Whatever Happened to the Singles Bar?

The 1960s gave birth to a new era of urban nightlife centered around the "singles bar"—a genre of male- and female-friendly watering holes that proliferated along the far reaches of Manhattan's 1st Avenue and spread around the country. Aaron Goldfarb on the life and death of the singles bar, and whether they’re really gone for good.

the life and times of the singles bar illustration yoonhwa jang

In 1903 the Wright Brothers out of Dayton, Ohio built the world’s first successful airplane. By 1965, 20 percent of Americans had flown commercially and tens of thousands of stewardesses were stationed in urban hubs like San Francisco, Chicago and New York. Due to strict airline criteria, most all these women were unmarried, trim and under the age of 30.

In 1960 G.D. Searle & Company out of Skokie, Illinois, first submitted to the FDA for approval a new product they had developed called Enovid, better known as the world’s first oral contraceptive. It was an instant hit and, by 1965, 6.5 million American women were on “the pill.”

Also in 1965, Alan Stillman, a 28-year-old essential oils salesman in New York City, was trying to figure out a better way to meet single women in his neighborhood. “It was an extremely parochial time, even in New York. It wasn’t easy to meet women and get into bed with them,” Stillman told me over the phone. “Believe me, it wasn’t easy for women either.”

Stillman lived on the far east side of Manhattan’s Upper East Side, which was a popular neighborhood for younger people—particularly flight attendants, as the nearby 59th Street Bridge gave them a quick exit to Queens’ two airports.

“There was a building on East 65th they called the ‘Stew Zoo.’ Girls would fly in and out, in and out; it was a real ‘hotbed’ place. You might have six stewardesses sharing a three-bedroom apartment,” says Stillman with a laugh. “Back then, we joked the laundry room in that building was surely the easiest place on the Upper East Side to meet single women.”

In fact, New York Magazine claimed 90 percent of the 15-story building was occupied by stewardesses—maybe 400 attractive single women in one location, by Stillman’s estimation. (An article from 1966 about this part of the Upper East Side was titled “The Girl Ghetto: Manhattan’s Swingiest Square Mile.”) Unfortunately, these flight attendants didn’t drink at bars.

Before 1965, your average couple met each other via setups from friends or family, they had been high school or college sweethearts, maybe even co-workers or fellow churchgoers. But they almost certainly hadn’t met in a bar. Stillman wanted to change that and, in doing so, would inadvertently change dating in the latter part of the 20th century.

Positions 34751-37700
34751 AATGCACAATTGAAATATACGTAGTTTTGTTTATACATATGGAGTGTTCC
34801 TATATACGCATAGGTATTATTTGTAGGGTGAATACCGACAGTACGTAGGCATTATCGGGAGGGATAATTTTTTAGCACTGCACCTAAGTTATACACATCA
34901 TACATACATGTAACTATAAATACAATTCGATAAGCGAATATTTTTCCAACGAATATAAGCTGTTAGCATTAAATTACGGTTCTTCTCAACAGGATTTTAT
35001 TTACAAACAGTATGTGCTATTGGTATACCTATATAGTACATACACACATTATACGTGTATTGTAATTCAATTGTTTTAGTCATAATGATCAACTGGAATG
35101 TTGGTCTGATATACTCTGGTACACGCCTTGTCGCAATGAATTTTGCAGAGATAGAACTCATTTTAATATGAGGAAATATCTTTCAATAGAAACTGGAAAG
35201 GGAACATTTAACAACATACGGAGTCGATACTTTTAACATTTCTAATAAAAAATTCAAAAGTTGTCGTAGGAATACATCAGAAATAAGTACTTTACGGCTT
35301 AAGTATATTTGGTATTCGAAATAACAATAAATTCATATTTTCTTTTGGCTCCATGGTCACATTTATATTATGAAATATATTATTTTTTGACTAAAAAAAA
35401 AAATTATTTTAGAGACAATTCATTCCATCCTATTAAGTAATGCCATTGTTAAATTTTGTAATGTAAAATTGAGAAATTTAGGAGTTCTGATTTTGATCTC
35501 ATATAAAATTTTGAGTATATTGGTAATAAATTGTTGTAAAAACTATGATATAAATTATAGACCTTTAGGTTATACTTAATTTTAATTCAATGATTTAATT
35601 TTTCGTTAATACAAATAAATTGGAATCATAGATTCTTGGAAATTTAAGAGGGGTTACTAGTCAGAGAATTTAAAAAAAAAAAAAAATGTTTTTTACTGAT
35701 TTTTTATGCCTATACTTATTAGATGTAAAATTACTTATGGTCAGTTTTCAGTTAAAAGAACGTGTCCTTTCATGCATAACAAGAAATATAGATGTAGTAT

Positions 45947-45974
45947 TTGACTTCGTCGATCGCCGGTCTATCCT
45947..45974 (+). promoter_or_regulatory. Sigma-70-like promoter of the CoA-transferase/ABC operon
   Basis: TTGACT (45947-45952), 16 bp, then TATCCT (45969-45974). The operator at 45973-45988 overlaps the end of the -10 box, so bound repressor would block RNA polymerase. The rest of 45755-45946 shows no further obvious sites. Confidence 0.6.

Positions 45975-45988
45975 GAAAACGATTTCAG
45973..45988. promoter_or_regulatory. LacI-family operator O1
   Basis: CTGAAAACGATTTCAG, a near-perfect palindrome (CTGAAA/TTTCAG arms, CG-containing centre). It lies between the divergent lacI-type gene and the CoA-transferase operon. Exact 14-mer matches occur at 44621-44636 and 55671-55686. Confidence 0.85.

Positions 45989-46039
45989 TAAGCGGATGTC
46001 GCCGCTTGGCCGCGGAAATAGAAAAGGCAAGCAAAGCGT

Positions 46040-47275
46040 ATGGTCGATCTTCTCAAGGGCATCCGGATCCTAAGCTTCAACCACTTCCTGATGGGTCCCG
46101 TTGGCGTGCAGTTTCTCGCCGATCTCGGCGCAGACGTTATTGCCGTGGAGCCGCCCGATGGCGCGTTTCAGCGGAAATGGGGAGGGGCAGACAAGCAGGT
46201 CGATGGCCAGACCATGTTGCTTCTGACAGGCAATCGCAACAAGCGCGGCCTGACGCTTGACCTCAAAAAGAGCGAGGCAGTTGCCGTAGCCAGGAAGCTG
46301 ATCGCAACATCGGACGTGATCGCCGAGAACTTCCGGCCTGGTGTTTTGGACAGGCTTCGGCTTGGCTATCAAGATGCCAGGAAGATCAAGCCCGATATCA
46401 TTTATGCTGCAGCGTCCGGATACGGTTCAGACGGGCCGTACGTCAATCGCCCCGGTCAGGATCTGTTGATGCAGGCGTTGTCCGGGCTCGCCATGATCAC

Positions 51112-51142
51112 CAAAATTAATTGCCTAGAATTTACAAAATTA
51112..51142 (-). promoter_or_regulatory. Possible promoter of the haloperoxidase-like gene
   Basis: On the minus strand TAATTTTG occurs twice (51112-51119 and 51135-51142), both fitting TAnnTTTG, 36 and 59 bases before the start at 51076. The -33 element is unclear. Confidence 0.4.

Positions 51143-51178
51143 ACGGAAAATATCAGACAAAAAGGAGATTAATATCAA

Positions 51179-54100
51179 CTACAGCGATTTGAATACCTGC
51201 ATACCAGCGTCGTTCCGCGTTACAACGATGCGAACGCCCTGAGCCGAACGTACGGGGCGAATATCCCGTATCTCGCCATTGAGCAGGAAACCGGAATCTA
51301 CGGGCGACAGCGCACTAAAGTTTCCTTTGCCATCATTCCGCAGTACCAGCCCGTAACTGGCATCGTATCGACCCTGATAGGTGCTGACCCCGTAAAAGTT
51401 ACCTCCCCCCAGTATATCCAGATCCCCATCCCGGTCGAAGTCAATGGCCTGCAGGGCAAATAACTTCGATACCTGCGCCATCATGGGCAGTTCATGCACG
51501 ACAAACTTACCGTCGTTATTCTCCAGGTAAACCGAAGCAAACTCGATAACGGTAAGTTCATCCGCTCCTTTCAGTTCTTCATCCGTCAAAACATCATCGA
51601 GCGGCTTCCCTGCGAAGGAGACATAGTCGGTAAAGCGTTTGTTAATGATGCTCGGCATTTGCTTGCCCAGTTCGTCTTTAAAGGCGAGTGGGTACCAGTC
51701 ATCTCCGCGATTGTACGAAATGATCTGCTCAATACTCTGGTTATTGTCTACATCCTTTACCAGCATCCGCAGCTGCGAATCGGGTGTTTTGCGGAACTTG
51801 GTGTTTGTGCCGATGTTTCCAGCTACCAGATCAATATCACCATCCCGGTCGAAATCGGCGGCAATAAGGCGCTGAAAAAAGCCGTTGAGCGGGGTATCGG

Stillman was a regular at a bullet-riddled, 1st Avenue saloon called Good Tavern. He’d hit the dive after work for an occasional beer and, annoyed there were never any women around, one day suggested to the owner that he might want to clean the place up and start serving the kind of food and drink that would attract a female crowd. The owner didn’t like that idea, but did like Stillman’s offer to buy the bar for $10,000. Even if he didn’t realize it at the time, Stillman’s idea to make a bar friendly to women was revolutionary.

Thank God It’s Friday!—then a popular expression with college kids—opened on the northeast corner of 63rd and 1st Avenue on March 15, 1965. Stillman painted the building bright blue with red-striped awnings and stocked the interior with Tiffany lamps, stained glass, brass rails and a floor lightly brushed with sawdust. He had his waiters wear loudly colored soccer jerseys and offered a menu both affordable and enticing to a younger person—burgers and fries, cheap beer, Long Island Iced Teas and Harvey Wallbangers.

“Immediately, it was like someone had set off a release mechanism,” says Stillman. “I opened the door on day one and, just like that, 60 people were inside. It was like nothing anyone had ever seen, a bar so obviously meant for young people. [They] were like, ‘Whoa, we can actually go out and drink beers, meet people?’”

Stillman may have invented the singles bar, but he never used the phrase to refer to T.G.I. Friday’s—indeed, it doesn’t seem to have entered the American lexicon until around 1968, when, according to the O.E.D., it appeared in a Washington Post article. Nevertheless, a new kind of bar had officially been created.

By the summer of 1966, that small stretch of 1st Avenue was flooded on Friday nights with the police having to close down the street from 8 p.m. until midnight due to hordes of singles bouncing back and forth between bars like spaghetti-chasing tourists on Mulberry Street. By 1968, there were a whopping 85 bars on the Upper East Side, most of them singles bars. By the early 1970s, 20 to 25 percent of American couples had met at a bar, according to Stanford University research.